VIDEO: The diminutive Yuki Tagashi has become a fan favorite with the Mavs in Summer League

LAS VEGAS —  The Dallas Mavericks may have double-downed in Summer League, potentially finding a depth forward for the big club and possibly an international sensation to play point guard for their nearby D-League team.

It’s rare for any team out here to offer an off-the-street free agent a contract, but the Mavs signed athletic, 6-foot-8 forward Eric Griffin on Friday just hours before the Dallas squad played its final game. Griffin closed out his strong summer with 20 points, three rebounds and three blocks in the 88-62 win over the Suns.

“It’s been a long time coming, but it’s a blessing at the same time,” Griffin said of signing the contract. “I’m just real happy to be part of a team that wants me.”

Griffin, cut from the Miami Heat last year after they signed Michael Beasley, played two seasons at San Jose State and finished his collegiate career with two years at Campbell in North Carolina. He played in Italy and then Venezuela last season. The contract doesn’t mean Griffin’s made it to the big leagues just yet, but it does reserve him a spot at training camp where he can fight for a spot on the 15-man roster.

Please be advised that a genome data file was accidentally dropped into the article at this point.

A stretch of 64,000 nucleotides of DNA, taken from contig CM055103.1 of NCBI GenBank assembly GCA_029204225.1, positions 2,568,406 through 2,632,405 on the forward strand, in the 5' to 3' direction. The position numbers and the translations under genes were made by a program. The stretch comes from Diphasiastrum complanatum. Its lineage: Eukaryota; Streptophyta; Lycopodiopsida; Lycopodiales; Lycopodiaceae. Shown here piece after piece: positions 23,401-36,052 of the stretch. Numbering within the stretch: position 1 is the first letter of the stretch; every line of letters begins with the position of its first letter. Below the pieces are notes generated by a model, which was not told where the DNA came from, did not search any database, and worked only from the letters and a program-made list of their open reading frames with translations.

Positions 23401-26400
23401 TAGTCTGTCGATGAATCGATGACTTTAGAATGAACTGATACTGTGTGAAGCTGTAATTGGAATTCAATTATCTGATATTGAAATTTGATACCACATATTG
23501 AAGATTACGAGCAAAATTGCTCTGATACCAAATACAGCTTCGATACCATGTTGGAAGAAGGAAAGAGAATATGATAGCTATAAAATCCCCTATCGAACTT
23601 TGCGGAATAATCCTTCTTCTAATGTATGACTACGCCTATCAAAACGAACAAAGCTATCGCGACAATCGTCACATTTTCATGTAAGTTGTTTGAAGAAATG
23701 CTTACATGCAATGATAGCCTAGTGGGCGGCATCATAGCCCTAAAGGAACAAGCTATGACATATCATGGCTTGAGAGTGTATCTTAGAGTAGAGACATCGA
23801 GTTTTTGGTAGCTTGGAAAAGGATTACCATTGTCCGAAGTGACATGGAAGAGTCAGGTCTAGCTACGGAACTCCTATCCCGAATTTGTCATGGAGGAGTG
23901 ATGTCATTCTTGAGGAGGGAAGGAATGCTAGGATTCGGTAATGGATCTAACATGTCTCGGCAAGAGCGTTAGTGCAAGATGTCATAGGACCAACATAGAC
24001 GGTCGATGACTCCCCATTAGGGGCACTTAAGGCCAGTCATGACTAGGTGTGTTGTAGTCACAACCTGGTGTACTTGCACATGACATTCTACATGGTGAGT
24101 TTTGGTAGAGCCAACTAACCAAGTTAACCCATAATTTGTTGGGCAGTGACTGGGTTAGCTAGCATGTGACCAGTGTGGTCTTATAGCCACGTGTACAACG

Mavs assistant coach Kaleb Canales, who coached the summer team to a 3-3 record, texted Griffin the news Friday morning.

“It brought a big smile to my face,” Griffin said. “But more than anything, my mom was happy. She knows where I came from and how I started. It’s a big day for me.”

The other half of this dreams-can-come-true Mavs summer is 5-foot-7 Japanese point guard Yuki Togashi. The 20-year-old’s combo of stature, speed, instincts and fearlessness instantly made him a fan favorite over the past week, although not quite to the level of another Mavs Summer League point guard sensation a few years ago, a guy named Jeremy Lin.

Of course Togashi’s size, quick-twitch style and terrific ability to run the pick-and-roll is more similar to yet another great Dallas Summer League find, the diminutive J.J. Barea. Now with Minnesota, the 5-foot-9 Barea developed into a steady, change-of-pace backup point guard for the Mavs and even started in the 2011 NBA Finals.

Togashi’s dream is to play in the NBA and said Friday that he will follow that dream and enter the D-League draft in the fall. His other option is to return to Japan’s pro league and take home a much bigger paycheck.

“I played professionally for a year-and-a-half in Japan. I think I did a good job in Japan,” said Togashi, who took the BJ-league by storm last season and led it in assists. “To improve my skills I think I have to go overseas and play in the D-League.”

The D-League draft has 10 rounds. The early rounds are dominated by players on the edge of being good enough to make an NBA roster. Togashi is projected as a late-round pick so it’s quite possible the Mavs’ D-League team, the Texas Legends, co-owned by Mavs president of basketball operations Donnie Nelson, will be able to select him.